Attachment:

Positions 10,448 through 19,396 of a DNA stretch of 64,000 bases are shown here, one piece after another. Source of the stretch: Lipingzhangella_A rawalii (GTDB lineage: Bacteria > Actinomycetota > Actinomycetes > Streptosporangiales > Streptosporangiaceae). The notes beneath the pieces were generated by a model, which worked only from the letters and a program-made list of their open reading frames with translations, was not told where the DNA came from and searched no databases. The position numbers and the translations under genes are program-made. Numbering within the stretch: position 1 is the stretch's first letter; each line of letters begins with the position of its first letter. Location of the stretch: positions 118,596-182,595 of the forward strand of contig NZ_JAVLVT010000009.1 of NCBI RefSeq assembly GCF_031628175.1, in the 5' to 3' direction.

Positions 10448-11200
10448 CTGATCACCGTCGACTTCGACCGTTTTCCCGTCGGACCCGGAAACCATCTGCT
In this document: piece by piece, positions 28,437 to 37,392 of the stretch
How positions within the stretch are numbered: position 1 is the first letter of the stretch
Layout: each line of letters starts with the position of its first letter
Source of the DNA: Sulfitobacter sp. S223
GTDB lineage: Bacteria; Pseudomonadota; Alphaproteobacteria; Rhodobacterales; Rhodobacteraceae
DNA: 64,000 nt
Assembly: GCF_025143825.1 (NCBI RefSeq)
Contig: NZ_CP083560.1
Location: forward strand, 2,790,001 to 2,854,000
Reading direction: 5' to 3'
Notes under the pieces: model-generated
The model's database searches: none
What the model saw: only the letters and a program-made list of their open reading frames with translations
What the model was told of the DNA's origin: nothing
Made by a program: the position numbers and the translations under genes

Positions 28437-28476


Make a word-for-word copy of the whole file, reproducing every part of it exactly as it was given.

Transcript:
Positions 10,448 through 19,396 of a DNA stretch of 64,000 bases are shown here, one piece after another. Source of the stretch: Lipingzhangella_A rawalii (GTDB lineage: Bacteria > Actinomycetota > Actinomycetes > Streptosporangiales > Streptosporangiaceae). The notes beneath the pieces were generated by a model, which worked only from the letters and a program-made list of their open reading frames with translations, was not told where the DNA came from and searched no databases. The position numbers and the translations under genes are program-made. Numbering within the stretch: position 1 is the stretch's first letter; each line of letters begins with the position of its first letter. Location of the stretch: positions 118,596-182,595 of the forward strand of contig NZ_JAVLVT010000009.1 of NCBI RefSeq assembly GCF_031628175.1, in the 5' to 3' direction.

Positions 10448-11200
10448 CTGATCACCGTCGACTTCGACCGTTTTCCCGTCGGACCCGGAAACCATCTGCT
In this document: piece by piece, positions 28,437 to 37,392 of the stretch
How positions within the stretch are numbered: position 1 is the first letter of the stretch
Layout: each line of letters starts with the position of its first letter
Source of the DNA: Sulfitobacter sp. S223
GTDB lineage: Bacteria; Pseudomonadota; Alphaproteobacteria; Rhodobacterales; Rhodobacteraceae
DNA: 64,000 nt
Assembly: GCF_025143825.1 (NCBI RefSeq)
Contig: NZ_CP083560.1
Location: forward strand, 2,790,001 to 2,854,000
Reading direction: 5' to 3'
Notes under the pieces: model-generated
The model's database searches: none
What the model saw: only the letters and a program-made list of their open reading frames with translations
What the model was told of the DNA's origin: nothing
Made by a program: the position numbers and the translations under genes

Positions 28437-28476